October 3, 2022
By early Saturday afternoon, Bryan Lancer’s driveway had “mishmash” here and there: a framed authentic lemon crate label, old electronics and other assorted items. According to Lancer, his garage sale had been fairly successful throughout the morning, and when left with the items no one had wanted to buy, he was ready to close up for the day.
Having lived in Cupertino for 20 years, Lancer recalls participating in garage sales casually before the pandemic, and is appreciative of the city making them a citywide event.
“It helps build community,” Lancer said. “I think the city supports it well in terms of guiding people, [but] they’re not probably advertising as much as they should. I have a lot of neighbors who found out about it today.”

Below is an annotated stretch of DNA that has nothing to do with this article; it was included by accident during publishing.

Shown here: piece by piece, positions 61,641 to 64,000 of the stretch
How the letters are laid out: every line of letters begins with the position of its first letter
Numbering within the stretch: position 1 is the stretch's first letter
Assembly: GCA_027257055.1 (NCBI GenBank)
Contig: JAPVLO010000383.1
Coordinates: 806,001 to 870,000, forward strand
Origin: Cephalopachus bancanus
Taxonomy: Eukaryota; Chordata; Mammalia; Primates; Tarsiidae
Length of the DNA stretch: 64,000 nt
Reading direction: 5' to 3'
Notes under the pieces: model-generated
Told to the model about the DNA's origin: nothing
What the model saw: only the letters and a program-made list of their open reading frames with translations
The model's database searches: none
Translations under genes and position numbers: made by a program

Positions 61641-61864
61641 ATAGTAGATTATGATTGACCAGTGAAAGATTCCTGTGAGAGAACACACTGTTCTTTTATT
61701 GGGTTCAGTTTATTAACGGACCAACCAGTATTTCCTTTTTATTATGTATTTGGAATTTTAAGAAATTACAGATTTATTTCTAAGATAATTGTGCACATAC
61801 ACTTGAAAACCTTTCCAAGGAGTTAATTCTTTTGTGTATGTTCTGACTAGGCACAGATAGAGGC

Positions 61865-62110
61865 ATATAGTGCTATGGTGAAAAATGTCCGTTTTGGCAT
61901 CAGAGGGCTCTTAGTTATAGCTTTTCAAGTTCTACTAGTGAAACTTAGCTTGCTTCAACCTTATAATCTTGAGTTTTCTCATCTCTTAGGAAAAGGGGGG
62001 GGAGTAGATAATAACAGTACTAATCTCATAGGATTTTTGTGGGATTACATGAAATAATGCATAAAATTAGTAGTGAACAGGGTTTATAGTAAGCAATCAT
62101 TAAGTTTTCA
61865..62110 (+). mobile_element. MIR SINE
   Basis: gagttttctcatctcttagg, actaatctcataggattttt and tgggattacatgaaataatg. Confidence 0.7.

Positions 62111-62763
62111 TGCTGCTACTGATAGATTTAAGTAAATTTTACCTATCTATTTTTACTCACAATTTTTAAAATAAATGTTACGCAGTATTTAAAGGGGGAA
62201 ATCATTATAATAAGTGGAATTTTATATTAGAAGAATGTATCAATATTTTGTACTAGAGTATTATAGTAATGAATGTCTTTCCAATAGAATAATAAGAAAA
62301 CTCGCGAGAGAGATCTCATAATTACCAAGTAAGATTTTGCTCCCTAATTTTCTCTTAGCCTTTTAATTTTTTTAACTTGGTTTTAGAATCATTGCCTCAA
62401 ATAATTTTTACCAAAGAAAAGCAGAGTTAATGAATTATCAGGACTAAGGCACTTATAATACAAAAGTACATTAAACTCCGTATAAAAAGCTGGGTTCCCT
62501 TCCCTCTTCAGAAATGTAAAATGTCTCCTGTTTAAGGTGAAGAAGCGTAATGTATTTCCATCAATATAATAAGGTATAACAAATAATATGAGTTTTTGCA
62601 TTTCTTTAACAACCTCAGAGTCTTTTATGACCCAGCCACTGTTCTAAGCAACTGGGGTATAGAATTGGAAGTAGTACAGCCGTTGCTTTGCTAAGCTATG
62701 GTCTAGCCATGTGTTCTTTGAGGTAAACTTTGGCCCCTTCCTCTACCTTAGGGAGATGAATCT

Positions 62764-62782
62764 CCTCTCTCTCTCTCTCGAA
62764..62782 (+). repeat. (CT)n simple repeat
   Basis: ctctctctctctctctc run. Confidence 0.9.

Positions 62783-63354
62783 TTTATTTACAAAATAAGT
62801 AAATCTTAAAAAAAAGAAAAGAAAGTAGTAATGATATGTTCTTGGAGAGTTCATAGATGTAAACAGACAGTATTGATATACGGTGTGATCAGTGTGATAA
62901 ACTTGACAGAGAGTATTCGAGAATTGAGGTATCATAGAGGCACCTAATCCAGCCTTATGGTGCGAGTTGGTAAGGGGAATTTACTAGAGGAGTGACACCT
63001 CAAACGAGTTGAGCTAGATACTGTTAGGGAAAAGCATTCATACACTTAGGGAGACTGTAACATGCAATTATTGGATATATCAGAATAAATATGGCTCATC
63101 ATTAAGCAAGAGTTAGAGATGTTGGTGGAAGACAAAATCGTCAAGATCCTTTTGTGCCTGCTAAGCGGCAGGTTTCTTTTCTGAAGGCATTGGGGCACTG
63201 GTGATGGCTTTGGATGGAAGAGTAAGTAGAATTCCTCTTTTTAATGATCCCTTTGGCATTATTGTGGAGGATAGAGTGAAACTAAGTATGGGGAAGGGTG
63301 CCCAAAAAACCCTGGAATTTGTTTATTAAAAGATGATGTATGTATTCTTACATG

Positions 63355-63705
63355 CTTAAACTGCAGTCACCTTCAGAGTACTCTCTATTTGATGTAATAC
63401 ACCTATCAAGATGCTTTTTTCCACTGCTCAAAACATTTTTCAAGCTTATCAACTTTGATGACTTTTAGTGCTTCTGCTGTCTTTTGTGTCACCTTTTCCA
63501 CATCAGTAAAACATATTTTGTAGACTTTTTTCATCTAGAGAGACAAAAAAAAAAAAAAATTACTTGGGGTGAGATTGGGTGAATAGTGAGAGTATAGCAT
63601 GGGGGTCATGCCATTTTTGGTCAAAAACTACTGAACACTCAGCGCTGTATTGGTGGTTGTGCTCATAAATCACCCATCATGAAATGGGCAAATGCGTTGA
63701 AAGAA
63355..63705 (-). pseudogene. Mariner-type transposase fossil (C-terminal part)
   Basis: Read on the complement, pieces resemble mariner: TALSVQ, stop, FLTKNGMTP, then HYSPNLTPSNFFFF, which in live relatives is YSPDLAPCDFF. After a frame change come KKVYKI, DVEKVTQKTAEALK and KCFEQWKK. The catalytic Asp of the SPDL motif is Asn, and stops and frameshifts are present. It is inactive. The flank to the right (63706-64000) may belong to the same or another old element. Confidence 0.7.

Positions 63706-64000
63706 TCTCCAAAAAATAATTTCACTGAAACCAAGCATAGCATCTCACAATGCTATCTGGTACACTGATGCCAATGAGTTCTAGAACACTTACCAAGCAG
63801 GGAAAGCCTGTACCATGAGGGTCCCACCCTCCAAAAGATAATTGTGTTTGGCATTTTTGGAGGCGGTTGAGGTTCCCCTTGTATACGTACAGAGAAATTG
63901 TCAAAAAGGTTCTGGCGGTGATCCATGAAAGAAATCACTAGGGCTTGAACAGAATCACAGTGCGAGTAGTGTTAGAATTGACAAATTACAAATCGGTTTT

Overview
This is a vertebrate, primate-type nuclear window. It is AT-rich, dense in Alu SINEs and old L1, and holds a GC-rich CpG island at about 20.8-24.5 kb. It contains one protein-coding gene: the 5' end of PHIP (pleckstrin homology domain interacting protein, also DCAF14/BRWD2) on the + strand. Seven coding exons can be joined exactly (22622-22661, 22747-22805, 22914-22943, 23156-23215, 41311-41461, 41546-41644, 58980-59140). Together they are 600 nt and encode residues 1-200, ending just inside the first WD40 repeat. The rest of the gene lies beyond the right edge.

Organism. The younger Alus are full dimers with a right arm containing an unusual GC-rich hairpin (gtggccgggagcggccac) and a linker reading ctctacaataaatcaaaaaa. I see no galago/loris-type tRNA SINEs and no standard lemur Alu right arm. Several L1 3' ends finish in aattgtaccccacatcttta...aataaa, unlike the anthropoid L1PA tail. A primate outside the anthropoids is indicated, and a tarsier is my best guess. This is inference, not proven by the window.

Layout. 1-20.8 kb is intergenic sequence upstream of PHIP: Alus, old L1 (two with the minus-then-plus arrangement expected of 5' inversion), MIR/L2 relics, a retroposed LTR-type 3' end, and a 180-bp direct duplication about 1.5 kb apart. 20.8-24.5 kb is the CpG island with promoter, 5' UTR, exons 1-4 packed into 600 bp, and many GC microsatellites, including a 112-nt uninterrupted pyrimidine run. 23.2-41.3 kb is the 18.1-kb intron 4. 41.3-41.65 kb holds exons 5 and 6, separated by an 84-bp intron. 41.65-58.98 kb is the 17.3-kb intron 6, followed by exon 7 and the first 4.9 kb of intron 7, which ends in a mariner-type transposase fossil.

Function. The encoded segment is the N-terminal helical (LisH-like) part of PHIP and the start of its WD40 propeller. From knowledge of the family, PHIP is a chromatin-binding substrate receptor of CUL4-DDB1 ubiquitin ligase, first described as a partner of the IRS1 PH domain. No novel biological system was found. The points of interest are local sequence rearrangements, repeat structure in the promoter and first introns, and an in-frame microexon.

Over the last few years, Lancer noticed several items accumulating in his house. Some were items he bought and never ended up using, and some were vintage items from his dad’s estate. Ultimately, Lancer decided that the garage sale was an opportunity to “part with some of it.” To him, everything he was selling was “cool stuff,” even though one of what he considered the most interesting things was actually something no one had wanted to buy: nineteenth-century dental equipment. According to Lancer, the great-grandfather of some antique dealers had a dental office in the eighteen hundreds, and he ended up buying the equipment.
“Now you have powered drills, and you know, automatic vacuums and stuff,” Lancer said. “To suck the juices out of your mouth [back then], they had to crank with a foot. And the dentist would sit there cranking with a foot and sucking all the goo out of your mouth.”
Lancer thinks the engineering is “unbelievable.” Although the equipment didn’t sell, he shared he still has tentative plans for it.
“I’m thinking I’m gonna turn this into a lamp, actually,” Lancer said. “It’d be kind of neat.”